Royal Oak police officer André Stienke shows the April 24 Justice Open House attendees what the inside of the Police Department’s holding cell area looks like.

Royal Oak police officer André Stienke shows the April 24 Justice Open House attendees what the inside of the Police Department’s holding cell area looks like.

Photo by Taylor Christensen

ROPD focusing efforts to help people with mental health

Efforts explained at new Justice Open House

By: Taylor Christensen | Royal Oak Review | Published May 6, 2024


ROYAL OAK — On April 24, residents of Royal Oak were invited to a public open house hosted by the Royal Oak Police Department and the 44th District Court to learn about the practices and initiatives these two organizations currently have in place.

The Justice Open House is the first event hosted by the newly formed Community Engagement Advisory Board, which was appointed by the City Commission.

According to Community Engagement Specialist Judy Davids, there will be more of these types of events in the future.

Police officer Renee Hertz spoke about the Comeback Quick Response Team, an initiative that has been in place since 2023.

The Comeback Quick Response Team, also called “QRT,” is a program in partnership with Families Against Narcotics, or FAN.

The Comeback Quick Response Team is a group composed of a police officer, a peer recovery coach, and a family recovery coach.

Hertz said that the group will show up to homes of those affected by substance use to provide resources for the individual suffering from substance use, and the family.

Once in the home, the team will provide connection to treatment services, peer and family recovery coaching services, harm-reduction services, and referrals to other community resources to the individual and family members, according to

The QRT will go out around four times a month, according to Police Chief Michael Moore. He said it is dependent on how many overdose cases get called into the Police Department.

Sgt. Brian Buckley presented the next initiative, the Crisis Intervention Team, or CIT. This program is in partnership with the Oakland Community Health Network to assist individuals who are in a mental health crisis.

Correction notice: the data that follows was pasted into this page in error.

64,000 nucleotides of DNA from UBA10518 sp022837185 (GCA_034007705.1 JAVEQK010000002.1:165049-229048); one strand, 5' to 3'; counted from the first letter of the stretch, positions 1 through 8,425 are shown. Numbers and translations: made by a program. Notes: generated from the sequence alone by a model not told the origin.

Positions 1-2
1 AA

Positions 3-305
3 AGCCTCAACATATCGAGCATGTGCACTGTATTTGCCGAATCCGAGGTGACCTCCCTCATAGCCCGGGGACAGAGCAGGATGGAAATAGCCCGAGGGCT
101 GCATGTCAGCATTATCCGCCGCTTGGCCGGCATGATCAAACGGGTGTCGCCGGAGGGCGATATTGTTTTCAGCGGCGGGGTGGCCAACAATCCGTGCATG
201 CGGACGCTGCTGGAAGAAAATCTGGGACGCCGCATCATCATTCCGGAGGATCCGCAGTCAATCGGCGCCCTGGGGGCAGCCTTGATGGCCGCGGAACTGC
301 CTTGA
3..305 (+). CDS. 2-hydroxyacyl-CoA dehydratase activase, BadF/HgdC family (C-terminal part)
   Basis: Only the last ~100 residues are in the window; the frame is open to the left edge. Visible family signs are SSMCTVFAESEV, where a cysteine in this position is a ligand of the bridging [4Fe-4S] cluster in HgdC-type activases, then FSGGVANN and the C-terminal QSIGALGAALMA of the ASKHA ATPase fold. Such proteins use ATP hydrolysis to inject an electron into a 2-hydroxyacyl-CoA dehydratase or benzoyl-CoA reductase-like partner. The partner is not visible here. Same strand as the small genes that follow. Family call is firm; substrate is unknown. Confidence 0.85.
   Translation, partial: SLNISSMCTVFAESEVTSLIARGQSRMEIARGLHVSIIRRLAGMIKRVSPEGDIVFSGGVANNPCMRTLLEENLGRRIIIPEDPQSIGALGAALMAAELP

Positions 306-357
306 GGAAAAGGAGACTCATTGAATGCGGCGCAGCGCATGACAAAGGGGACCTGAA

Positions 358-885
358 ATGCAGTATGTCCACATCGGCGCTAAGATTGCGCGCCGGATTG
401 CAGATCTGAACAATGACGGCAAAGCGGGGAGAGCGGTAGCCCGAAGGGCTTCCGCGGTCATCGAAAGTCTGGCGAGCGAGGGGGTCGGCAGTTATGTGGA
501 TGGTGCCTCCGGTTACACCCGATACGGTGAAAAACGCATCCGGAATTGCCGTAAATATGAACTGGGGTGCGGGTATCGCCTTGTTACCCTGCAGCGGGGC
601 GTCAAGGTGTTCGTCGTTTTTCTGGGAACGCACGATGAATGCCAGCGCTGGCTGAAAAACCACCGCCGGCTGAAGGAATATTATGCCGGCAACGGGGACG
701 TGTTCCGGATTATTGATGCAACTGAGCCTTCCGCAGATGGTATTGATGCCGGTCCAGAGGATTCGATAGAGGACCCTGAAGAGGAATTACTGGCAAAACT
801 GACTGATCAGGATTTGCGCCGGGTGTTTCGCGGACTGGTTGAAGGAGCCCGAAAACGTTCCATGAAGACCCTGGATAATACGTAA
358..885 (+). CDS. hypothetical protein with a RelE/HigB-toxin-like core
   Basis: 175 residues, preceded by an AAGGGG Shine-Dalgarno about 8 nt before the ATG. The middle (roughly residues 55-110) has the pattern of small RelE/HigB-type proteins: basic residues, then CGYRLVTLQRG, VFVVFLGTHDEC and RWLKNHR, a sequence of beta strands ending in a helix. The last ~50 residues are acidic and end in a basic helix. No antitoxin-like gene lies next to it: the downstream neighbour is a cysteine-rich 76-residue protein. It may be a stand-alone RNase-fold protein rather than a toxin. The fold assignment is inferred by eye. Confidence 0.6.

Law enforcement, mental health professionals and individuals who live with mental illness or addiction disorders make up the Crisis Intervention Team, according to

“It is an innovative first-responder model of police-based crisis intervention training to help persons with mental disorders and/or addictions access medical treatment rather than place them in the criminal justice system due to illness-related behaviors,” according to

To be a part of the CIT, officers must go through 40 hours of training, according to Moore. There are currently 26 officers who are certified at the ROPD.

Moore said that the Royal Oak Police Department will be hosting CIT training available for all Oakland County officers May 6-10 at the Royal Oak Police Department.

The final initiative discussed is a brand-new program that has yet to begin called the “Co-Responder Program.” The first year of this program will cost the city zero dollars, according to Moore, because of a grant through the American Rescue Plan Act.

The program is designed after the partnership between OCHN and the communities of Auburn Hills, Bloomfield Township and Birmingham, as stated by Moore.

The Co-Responder Program will bring in certified clinicians to work alongside law enforcement to assist during mental health crisis situations, providing mental health resources when needed.

“When somebody is in crisis, or there’s an emergency, the first people that are called are law enforcement. And sometimes we are just not equipped to fix or solve the problem at that very moment,” Moore said. “I think this is going to save lives.”

The department is in the last phases of the interview process according to Moore, and he is hoping for two clinicians to join the force.

It was also mentioned at the open house that these clinicians understand the risks of  working alongside officers and will be trained on the dangers of the job upon being hired.

Clinicians will be equipped with a radio, car and indication that they are a social worker, not to be confused with a police officer or bystander, according to Moore.

Implementing mental health-related initiatives is new to all police departments, as admitted by Moore, but he said that a program like this will help to change not only the lives of the community, but the officers’ lives as well.

Moore said police officers face terrible things every day, and with the added help of the clinicians, they can begin to open up about their own personal struggles.

“Way back in the day, police officers did not talk about feelings,” Moore said. “It turns out, that’s horrible for you.”

“The thing is, if we aren’t well mentally, and physically, then how are we going to help? So, the added benefit to these clinicians is, once we welcome them into our family, they become our clinicians, and they can help us out,” he said.

The best way for residents to learn about future events similar to the Justice Open House is to sign up for the city’s weekly e-newsletter at